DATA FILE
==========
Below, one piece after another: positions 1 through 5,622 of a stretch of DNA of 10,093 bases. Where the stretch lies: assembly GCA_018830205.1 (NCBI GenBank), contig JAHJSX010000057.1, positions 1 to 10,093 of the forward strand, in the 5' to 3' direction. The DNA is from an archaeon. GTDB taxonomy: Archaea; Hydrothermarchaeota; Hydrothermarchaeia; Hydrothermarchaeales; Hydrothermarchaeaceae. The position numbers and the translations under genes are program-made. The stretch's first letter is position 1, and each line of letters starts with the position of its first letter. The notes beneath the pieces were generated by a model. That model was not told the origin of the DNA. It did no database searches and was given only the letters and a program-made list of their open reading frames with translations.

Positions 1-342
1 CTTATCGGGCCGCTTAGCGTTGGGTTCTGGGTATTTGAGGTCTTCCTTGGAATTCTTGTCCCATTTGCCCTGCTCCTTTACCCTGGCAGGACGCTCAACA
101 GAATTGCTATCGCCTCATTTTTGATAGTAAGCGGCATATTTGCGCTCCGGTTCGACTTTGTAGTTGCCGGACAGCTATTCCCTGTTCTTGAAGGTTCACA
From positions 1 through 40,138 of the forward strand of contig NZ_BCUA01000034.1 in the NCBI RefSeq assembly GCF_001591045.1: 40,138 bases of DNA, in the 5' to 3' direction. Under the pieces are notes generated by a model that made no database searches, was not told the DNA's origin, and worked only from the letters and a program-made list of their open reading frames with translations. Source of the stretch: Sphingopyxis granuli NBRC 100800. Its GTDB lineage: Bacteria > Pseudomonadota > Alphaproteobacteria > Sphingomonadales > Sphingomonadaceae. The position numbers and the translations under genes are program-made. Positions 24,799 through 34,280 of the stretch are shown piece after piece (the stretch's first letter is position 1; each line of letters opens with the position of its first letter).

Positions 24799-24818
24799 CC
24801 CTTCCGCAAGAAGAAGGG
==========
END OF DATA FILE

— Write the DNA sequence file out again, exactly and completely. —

Below, one piece after another: positions 1 through 5,622 of a stretch of DNA of 10,093 bases. Where the stretch lies: assembly GCA_018830205.1 (NCBI GenBank), contig JAHJSX010000057.1, positions 1 to 10,093 of the forward strand, in the 5' to 3' direction. The DNA is from an archaeon. GTDB taxonomy: Archaea; Hydrothermarchaeota; Hydrothermarchaeia; Hydrothermarchaeales; Hydrothermarchaeaceae. The position numbers and the translations under genes are program-made. The stretch's first letter is position 1, and each line of letters starts with the position of its first letter. The notes beneath the pieces were generated by a model. That model was not told the origin of the DNA. It did no database searches and was given only the letters and a program-made list of their open reading frames with translations.

Positions 1-342
1 CTTATCGGGCCGCTTAGCGTTGGGTTCTGGGTATTTGAGGTCTTCCTTGGAATTCTTGTCCCATTTGCCCTGCTCCTTTACCCTGGCAGGACGCTCAACA
101 GAATTGCTATCGCCTCATTTTTGATAGTAAGCGGCATATTTGCGCTCCGGTTCGACTTTGTAGTTGCCGGACAGCTATTCCCTGTTCTTGAAGGTTCACA
From positions 1 through 40,138 of the forward strand of contig NZ_BCUA01000034.1 in the NCBI RefSeq assembly GCF_001591045.1: 40,138 bases of DNA, in the 5' to 3' direction. Under the pieces are notes generated by a model that made no database searches, was not told the DNA's origin, and worked only from the letters and a program-made list of their open reading frames with translations. Source of the stretch: Sphingopyxis granuli NBRC 100800. Its GTDB lineage: Bacteria > Pseudomonadota > Alphaproteobacteria > Sphingomonadales > Sphingomonadaceae. The position numbers and the translations under genes are program-made. Positions 24,799 through 34,280 of the stretch are shown piece after piece (the stretch's first letter is position 1; each line of letters opens with the position of its first letter).

Positions 24799-24818
24799 CC
24801 CTTCCGCAAGAAGAAGGG